CLEVELAND University Hospitals (UH) Case Medical Center has signed an agreement with ARUP Laboratories, a major national clinical reference laboratory that offers an extensive menu of highly complex and unique medical tests to hospitals, medical schools, and other nonprofit and commercial organizations throughout the United States.
Under the agreement, ARUP will include in its menu of tests an HIV diagnostic test invented at University Hospitals' Translational Laboratory by Miguel Quinones-Mateu, PhD, scientific director at the UH lab and assistant professor at the Department of Pathology, Case Western Reserve University School of Medicine.
The novel test, DEEPGENHIV, monitors the success of anti-HIV treatment by determining drug resistance and the ability of the virus to infect different cells based on deep genetic sequencing. ARUP, a nonprofit enterprise of the University of Utah, will include DEEPGEN in its menu of tests and will nationally market the assay. Clinical samples will then be referred to UH Translational Laboratory in Cleveland from all 50 states.
DEEPGENHIV provides a sensitive platform for HIV physicians and researchers, both in the academia and industry. The assay allows the detection of minority variants at frequencies unimaginable with current HIV genotypic tests based on standard (Sanger) sequencing.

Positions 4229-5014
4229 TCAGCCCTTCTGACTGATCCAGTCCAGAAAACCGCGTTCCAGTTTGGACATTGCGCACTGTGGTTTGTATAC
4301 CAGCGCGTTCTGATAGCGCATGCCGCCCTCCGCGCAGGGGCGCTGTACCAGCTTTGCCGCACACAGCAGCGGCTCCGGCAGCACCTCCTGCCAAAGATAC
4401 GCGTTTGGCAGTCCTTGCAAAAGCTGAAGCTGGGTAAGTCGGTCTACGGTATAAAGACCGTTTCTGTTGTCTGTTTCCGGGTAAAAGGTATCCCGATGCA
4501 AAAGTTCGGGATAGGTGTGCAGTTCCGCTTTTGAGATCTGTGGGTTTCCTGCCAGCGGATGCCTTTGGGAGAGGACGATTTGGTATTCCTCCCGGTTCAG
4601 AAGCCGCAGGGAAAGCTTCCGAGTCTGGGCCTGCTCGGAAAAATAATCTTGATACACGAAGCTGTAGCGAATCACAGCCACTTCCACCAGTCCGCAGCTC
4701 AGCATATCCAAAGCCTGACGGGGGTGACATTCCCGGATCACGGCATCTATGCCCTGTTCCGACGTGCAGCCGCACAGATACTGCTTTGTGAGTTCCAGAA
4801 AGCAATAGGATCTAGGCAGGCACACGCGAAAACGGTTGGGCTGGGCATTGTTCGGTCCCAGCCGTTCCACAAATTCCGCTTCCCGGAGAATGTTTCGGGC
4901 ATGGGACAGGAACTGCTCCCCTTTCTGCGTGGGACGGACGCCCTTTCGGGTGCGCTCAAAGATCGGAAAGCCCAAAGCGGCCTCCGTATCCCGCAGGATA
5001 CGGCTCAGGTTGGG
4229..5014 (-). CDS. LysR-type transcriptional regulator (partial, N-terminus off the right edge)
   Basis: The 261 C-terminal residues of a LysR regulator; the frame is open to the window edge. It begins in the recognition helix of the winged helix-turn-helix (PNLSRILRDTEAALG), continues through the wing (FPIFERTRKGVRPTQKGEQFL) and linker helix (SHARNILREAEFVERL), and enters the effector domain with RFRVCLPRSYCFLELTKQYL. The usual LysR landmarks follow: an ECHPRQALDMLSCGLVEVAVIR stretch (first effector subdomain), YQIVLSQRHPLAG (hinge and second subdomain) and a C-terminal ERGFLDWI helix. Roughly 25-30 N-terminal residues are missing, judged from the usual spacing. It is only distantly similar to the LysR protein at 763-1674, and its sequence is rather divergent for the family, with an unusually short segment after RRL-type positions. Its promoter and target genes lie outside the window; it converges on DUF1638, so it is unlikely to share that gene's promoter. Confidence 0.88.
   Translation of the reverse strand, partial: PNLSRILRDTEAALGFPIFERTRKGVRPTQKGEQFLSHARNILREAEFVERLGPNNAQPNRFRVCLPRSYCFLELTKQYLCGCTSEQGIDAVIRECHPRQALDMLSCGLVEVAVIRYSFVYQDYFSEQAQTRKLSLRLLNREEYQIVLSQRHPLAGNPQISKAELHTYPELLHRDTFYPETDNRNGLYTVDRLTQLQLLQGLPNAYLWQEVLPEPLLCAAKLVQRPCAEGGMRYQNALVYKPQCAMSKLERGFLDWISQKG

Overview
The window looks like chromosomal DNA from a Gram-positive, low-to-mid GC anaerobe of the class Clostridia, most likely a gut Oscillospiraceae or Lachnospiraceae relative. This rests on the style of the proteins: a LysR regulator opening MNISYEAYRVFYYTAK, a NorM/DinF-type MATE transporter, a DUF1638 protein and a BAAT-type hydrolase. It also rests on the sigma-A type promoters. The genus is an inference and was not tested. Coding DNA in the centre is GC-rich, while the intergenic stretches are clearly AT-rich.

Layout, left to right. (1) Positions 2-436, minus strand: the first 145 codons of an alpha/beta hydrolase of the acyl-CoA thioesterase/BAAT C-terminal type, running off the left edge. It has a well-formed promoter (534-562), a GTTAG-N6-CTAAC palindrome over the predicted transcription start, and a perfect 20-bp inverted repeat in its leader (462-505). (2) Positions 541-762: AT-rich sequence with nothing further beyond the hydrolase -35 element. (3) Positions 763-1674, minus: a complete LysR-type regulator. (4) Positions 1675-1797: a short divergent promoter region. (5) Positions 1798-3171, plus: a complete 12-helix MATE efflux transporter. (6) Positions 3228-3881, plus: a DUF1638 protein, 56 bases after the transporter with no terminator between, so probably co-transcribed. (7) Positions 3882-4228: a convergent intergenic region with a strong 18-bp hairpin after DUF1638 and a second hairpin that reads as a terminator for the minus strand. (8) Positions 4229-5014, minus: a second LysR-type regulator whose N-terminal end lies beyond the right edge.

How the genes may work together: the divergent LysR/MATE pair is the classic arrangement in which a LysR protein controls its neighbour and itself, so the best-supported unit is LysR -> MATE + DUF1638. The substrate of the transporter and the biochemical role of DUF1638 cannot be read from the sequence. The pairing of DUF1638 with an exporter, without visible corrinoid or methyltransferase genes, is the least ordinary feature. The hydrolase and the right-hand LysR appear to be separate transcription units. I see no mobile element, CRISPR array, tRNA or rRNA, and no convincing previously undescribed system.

"Although the clinical relevance of these minority members of the viral population is still under debate, it is reasonable to assume that the earlier these mutant viruses are detected, the sooner the proper strategy can be defined to control their growth," said Dr. Quiones-Mateu. "DEEPGENHIV is now the primary HIV genotyping assay used by HIV physicians at the Case Western Reserve University/University Hospitals AIDS Clinical Trials Unit, and we have been analyzing clinical specimens from other institutions around the region. This agreement with ARUP will expedite the use of this innovative and highly sensitive assay nationwide, which will allow us to enhance the care and treatment of HIV-infected individuals across the country."
"I am excited about our relationship with ARUP, as it appears to be a natural synergy that we both may leverage to expand the quality of diagnostic testing and care provided to patients with HIV nationally," said Ronald E. Dziedzicki, chief operating officer at UH Case Medical Center.
"Our relationship with UH Case Medical Center enables ARUP to offer this innovative test to our clients for the management of patients with HIV," said Jerry Hossong, MD, DDS, ARUP's chief medical officer and director of laboratories. "We are very pleased to include this test as part of our comprehensive menu of services."
|Contact: George Stamatis|
University Hospitals Case Medical Center